Code-switching can be understood to occur for various reasons--there may or may not be an appropriate word for a concept in one language, or a speaker may not actually be fluent enough in one language to carry on a conversation or to express certain ideas in it, falling back on another language with which she or he is more familiar. Additionally, insofar as language expresses identity, instances of code-switching may be interpreted as attempts to reaffirm solidarity with or to distance oneself from certain social groups. However, not all instances of switching from one language to another can be clearly identified as such; consider, for example, a case where foreign terms become appropriated, but essentially retain their 'original' form--that is, loan words.
What we are particularly interested in is surreptitious code-switching, which is used to conceal information from other participants/bystanders. Code-switching agents may be trying to "get something over the heads" of other listeners, or may rely on some kind of sociocultural tacit knowledge. The goal of our research is to determine whether it is feasible to computationally detect code-switching and to model dialogues for related processing. Due to my interest in MT, Prof Rosé has been kind enough to work on implementing a Xhosa-English translation system, although there is the possibility that I may work on other Bantu and (South) African languages... Although Xhosa is arguably an extremely low-resource language, this project should prove to be a challenging and rewarding learning experience!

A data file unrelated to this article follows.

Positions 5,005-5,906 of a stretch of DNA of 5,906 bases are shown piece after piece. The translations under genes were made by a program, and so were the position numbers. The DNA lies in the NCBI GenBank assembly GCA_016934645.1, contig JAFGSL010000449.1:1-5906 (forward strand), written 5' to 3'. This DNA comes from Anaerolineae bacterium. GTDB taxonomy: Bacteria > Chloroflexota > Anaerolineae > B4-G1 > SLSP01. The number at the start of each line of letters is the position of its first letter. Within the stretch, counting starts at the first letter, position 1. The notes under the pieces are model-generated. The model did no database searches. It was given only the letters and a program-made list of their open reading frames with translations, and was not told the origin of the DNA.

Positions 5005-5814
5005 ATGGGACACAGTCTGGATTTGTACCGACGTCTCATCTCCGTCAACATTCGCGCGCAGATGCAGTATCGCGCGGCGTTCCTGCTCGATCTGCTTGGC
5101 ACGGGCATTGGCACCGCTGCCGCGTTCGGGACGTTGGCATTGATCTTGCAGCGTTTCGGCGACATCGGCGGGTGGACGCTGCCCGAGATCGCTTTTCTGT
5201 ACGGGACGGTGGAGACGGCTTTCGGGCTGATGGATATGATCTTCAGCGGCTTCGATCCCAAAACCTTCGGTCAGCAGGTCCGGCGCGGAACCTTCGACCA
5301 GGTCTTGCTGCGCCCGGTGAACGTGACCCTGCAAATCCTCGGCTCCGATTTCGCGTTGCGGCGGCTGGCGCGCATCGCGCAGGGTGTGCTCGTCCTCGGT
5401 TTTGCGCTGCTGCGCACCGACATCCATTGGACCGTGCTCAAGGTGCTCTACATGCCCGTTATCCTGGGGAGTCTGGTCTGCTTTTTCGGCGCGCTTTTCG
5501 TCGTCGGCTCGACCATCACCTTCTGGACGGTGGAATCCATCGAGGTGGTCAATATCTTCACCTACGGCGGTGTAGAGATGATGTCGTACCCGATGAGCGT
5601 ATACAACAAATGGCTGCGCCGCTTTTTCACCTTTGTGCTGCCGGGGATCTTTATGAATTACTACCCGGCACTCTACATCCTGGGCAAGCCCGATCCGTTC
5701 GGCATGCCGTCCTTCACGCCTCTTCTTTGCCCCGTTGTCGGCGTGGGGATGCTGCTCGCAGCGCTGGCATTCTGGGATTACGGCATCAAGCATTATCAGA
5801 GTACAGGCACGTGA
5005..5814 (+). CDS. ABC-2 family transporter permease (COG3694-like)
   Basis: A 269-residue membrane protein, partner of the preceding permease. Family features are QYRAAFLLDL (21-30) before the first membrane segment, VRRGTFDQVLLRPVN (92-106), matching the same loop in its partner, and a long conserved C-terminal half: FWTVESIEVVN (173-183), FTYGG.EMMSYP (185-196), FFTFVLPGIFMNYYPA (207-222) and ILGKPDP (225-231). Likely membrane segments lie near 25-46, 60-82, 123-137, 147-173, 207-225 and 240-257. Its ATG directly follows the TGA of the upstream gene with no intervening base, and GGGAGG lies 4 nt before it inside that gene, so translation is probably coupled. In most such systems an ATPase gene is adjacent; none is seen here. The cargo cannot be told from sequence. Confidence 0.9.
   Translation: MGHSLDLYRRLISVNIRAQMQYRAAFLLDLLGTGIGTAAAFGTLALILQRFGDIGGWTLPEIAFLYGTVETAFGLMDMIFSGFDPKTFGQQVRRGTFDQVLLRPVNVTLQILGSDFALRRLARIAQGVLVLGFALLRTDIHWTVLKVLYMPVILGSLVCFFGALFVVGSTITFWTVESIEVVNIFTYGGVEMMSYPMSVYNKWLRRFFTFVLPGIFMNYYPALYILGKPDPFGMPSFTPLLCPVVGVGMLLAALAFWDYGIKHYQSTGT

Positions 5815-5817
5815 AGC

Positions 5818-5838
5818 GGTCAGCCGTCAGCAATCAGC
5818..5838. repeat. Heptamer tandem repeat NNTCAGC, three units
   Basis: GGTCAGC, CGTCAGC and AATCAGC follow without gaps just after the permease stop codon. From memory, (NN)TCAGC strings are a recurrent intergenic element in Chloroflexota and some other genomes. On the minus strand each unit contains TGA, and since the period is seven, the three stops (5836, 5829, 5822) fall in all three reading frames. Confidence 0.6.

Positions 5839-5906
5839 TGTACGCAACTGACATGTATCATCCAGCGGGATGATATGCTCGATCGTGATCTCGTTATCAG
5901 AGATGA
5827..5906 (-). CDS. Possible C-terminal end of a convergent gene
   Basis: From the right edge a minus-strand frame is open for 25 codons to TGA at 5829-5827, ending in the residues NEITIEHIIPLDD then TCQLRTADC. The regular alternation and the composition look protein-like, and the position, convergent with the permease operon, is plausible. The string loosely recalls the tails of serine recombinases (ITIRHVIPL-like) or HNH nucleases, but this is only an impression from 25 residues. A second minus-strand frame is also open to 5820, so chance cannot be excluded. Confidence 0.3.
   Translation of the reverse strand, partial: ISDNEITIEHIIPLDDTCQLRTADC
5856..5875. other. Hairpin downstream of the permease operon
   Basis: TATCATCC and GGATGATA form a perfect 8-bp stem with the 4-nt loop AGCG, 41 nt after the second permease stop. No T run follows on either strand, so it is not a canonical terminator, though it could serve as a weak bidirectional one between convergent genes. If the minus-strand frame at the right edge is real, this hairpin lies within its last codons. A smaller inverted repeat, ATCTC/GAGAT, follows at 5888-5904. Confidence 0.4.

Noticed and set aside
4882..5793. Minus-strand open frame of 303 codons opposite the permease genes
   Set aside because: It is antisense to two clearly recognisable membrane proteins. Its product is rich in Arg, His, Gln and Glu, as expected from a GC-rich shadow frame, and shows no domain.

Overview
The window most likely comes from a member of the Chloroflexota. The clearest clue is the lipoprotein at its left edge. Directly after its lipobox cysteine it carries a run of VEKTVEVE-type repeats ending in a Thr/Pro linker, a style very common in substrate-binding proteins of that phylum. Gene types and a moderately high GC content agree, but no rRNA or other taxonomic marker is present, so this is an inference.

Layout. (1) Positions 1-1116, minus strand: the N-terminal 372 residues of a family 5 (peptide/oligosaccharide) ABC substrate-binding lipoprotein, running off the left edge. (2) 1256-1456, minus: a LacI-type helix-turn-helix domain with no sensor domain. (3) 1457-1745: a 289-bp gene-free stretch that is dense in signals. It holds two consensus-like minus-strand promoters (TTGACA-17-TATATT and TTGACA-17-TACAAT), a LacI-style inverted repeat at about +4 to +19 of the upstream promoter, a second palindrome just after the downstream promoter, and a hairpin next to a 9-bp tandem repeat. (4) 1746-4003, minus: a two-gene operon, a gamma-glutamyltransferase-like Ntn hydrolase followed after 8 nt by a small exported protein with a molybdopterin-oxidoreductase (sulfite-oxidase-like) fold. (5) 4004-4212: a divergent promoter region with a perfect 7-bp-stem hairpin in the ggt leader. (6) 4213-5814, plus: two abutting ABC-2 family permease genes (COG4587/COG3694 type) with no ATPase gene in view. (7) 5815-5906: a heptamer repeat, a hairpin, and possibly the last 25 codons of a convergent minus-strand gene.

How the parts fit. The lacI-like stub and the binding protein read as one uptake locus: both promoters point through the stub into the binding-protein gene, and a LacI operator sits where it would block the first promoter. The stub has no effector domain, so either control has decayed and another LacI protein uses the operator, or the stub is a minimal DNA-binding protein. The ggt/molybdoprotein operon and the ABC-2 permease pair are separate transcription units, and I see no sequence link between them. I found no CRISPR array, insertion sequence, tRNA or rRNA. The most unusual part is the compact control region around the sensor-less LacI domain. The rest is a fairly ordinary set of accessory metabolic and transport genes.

Here you can find weekly journal entries documenting my work and living experiences in Pittsburgh. I started on a Wednesday, but it's much easier to keep track of weeks starting with Sunday, at least for me! I'm actually only spending 11.5 weeks in Pittsburgh (after extending my internship by 1.5 weeks)--the numbering of weeks is not meant to be misleading. Finally, please be forewarned: I have a tendency to go off on tangents! Enjoy. :)
Just graduated (finally!) on Sunday. So happy. :) I kind of wish I had given myself more downtime before starting this internship... Packing in itself is pretty stressful, and having to check out and immediately head out on an 11-hour drive (it was supposed to be 8 hours, but you never know with traffic) is not my idea of fun. But I'm finally here in Pittsburgh and ready to start!
Everything was pretty easy to set up once I got here; our administrative assistant, Kelly, is great! However, I'm still having trouble setting up printers through the wireless network on my personal laptop. Fortunately, my labmates are all super nice (thanks, Laura!), so I have my readings for next week taken care of. :) They're not too difficult--thank goodness!--so I think I'm getting a handle on what kind of work it is that Prof Rosé and her students are involved in. The first set is about language and identity... reminds me a lot of my philosophy and sociology readings, which is not a bad thing at all! I'm very excited; there's a lot more to computing than sitting in front of a screen and coding, or reading and writing proofs/algorithms/etc. Of course, I knew this already, but it's really something else to see in the flesh the real power and scope of technology, and how it can be used for more than creating applications (and the business thereof). I'm very glad I'm here!